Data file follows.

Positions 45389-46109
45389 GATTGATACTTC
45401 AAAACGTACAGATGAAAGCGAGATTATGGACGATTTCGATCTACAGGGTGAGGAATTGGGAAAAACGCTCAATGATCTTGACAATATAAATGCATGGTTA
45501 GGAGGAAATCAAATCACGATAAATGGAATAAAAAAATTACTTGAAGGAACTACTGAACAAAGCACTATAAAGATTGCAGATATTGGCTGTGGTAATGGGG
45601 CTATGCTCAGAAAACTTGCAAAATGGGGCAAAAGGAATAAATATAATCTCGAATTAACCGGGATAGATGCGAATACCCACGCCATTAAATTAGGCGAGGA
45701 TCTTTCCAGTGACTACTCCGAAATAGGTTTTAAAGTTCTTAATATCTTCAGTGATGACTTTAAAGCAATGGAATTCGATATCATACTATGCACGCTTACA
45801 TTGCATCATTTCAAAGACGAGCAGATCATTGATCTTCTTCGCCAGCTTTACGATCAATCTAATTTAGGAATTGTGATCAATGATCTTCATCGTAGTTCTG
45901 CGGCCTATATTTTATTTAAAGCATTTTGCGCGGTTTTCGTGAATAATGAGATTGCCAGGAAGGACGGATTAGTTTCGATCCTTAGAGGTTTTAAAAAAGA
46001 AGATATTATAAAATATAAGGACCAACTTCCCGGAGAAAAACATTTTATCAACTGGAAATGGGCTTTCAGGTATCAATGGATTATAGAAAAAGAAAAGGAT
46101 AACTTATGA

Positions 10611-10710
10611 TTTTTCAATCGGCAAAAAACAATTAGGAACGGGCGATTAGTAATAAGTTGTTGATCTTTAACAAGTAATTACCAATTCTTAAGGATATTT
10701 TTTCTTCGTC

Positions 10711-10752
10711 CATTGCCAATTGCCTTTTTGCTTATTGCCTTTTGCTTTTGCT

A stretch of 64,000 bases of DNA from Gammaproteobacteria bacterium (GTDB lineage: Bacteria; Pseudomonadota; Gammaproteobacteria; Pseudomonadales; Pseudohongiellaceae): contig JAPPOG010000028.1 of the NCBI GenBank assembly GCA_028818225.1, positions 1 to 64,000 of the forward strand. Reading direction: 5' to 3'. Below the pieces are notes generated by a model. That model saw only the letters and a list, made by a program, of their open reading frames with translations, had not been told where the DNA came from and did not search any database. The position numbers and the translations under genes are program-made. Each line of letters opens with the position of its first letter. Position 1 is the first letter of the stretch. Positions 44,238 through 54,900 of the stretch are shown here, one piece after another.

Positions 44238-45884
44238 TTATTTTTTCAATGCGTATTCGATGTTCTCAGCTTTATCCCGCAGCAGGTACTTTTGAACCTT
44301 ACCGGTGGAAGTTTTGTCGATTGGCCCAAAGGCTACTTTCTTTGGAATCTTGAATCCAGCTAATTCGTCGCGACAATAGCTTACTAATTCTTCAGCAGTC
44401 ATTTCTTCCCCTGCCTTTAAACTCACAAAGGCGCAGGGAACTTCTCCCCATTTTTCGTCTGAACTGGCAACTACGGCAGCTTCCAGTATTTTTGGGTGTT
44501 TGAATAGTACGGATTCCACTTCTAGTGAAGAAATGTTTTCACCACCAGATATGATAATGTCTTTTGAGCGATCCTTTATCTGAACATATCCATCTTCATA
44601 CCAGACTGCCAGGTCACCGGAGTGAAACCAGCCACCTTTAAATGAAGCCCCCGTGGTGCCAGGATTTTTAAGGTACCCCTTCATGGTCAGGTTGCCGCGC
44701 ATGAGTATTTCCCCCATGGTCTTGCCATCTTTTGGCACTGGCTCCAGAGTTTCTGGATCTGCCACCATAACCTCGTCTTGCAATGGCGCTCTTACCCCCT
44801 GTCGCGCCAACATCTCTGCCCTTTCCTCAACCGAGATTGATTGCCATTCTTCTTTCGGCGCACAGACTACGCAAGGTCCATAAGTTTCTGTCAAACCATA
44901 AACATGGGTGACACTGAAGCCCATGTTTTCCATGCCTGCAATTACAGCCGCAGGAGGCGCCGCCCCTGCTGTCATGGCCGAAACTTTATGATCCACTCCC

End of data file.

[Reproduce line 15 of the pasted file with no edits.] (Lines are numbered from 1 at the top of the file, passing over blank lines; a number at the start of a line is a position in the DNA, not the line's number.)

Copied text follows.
10711 CATTGCCAATTGCCTTTTTGCTTATTGCCTTTTGCTTTTGCT